Community clubs are increasing investment in training and development programs for hospitality workers as competition for talent and skills shortages continue to impact Queensland businesses.

Carina Leagues Club today announced the launch of its inaugural $10,000 education bursary, in a bid to provide more opportunities for its staff and people pursuing a career in hospitality.

The bursary will be open to Carina Leagues Club employees, with applications assessed by a leadership panel and the funds distributed among up to four employees each year.

The program is the latest in a series of training and development initiatives the club has implemented to stay ahead of tough employment market conditions and attract and retain more people within the industry.

Carina Leagues Club General Manager Adam Wiencke said the club has a proud history of supporting staff with career pathway development and industry apprenticeships for youth and was one of the first clubs in Queensland to have its own full-time Culture Manager to support workplace wellbeing.

“Innovation is at the heart of the club’s approach to everything, including recruitment and retention. We’re always focused on new ways to offer staff more flexibility, stability and growth opportunities,” Mr Wiencke said.

“Our community donation programs have also played a role in attracting particularly younger people who want to work for an organisation that gives back. Every visit to a community club has an impact, and that gives the work we do such a strong sense of meaning and purpose.”

The 2023 Jobs and Skills Report, released this month by the new Jobs and Skills Australia agency, showed accommodation and hospitality managers and waiters were some of the most in-demand roles facing labour and skill shortages, with chefs among the top 20 most in-demand jobs in Queensland.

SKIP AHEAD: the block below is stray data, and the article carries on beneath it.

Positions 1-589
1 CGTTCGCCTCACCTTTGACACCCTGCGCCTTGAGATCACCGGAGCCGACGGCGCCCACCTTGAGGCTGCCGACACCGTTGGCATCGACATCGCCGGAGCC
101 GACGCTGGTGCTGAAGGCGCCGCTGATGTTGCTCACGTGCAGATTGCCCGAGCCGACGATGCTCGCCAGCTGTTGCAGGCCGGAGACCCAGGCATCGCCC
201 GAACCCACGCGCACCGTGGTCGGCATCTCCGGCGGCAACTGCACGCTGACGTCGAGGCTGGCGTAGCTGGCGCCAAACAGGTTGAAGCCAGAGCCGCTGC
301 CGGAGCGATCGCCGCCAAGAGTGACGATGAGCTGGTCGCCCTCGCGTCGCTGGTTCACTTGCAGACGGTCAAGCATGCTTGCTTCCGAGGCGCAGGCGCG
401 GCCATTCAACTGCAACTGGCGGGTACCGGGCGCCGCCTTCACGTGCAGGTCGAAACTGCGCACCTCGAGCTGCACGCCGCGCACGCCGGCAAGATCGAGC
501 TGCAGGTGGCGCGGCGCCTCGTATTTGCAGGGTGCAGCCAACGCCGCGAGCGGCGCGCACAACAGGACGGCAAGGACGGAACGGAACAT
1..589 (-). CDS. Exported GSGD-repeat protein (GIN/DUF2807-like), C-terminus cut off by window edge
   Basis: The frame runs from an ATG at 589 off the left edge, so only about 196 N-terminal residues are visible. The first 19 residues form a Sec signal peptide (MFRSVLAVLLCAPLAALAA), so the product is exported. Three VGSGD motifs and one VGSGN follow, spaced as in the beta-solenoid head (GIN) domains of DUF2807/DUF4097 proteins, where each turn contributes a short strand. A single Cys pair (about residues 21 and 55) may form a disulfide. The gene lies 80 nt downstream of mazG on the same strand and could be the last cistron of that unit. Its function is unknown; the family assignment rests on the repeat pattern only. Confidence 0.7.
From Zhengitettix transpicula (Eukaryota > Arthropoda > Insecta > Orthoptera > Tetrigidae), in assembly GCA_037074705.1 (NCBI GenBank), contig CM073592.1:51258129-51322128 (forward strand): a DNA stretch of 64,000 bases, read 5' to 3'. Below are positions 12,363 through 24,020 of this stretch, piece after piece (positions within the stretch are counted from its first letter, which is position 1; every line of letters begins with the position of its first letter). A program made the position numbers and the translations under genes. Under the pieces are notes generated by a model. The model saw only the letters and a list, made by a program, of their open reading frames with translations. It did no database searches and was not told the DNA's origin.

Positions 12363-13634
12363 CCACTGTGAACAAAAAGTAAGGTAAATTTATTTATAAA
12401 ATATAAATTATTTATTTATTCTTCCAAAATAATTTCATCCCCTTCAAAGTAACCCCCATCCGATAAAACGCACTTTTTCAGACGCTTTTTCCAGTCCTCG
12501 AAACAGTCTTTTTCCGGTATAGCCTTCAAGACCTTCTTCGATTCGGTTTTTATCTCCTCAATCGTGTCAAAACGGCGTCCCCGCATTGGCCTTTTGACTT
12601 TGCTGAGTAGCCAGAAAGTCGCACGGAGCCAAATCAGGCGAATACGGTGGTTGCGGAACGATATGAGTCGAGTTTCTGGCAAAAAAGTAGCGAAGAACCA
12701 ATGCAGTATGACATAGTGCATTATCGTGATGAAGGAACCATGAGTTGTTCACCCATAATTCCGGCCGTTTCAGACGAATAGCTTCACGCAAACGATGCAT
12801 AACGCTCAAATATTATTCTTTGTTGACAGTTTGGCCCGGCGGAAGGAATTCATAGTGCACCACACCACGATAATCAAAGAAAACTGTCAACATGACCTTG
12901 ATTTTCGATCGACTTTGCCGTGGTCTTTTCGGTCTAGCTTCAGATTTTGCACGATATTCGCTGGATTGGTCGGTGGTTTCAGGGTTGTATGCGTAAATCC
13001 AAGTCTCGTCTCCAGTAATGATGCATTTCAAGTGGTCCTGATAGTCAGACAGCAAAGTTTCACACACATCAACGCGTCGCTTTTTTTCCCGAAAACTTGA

“We’re not immune to the struggles many industries have had in recovering from Covid and adapting to economic pressures, but our commitment to giving back to our community gives us a point of difference compared to many other hospitality employers,” Mr Wiencke said.

“We want to build community clubs up as a long-term employment and career option for ambitious and values-driven people, rather than a stop-gap or short-term option. To do that requires a commitment to quality and accessible training, education and development.”

Carina Leagues Club has no shortage of long-term employees, with marketing manager Tayla Neilen approaching almost a decade of service, after originally joining the club as a kids club attendant.

“I started my journey with Carina as a Christmas worker and so it’s surreal that I’m now the Marketing Manager at the Club,” Ms Neilen said.

“At the time I just wanted to make some extra money over the holidays, but since then Carina has helped me shape my career over the long term. I love the commitment to people and progress – it’s made me realise there’s more to a community club than what you might think when you first walk through the door.”

“The leadership team has been so supportive of my career, including sponsoring me to complete a Bachelor of Business as part of its Degree for Free program in 2018. That kind of investment into my career has just been invaluable and it’s really exciting that more people at the club will get to experience that.”

To apply for a role at Carina Leagues Club, visit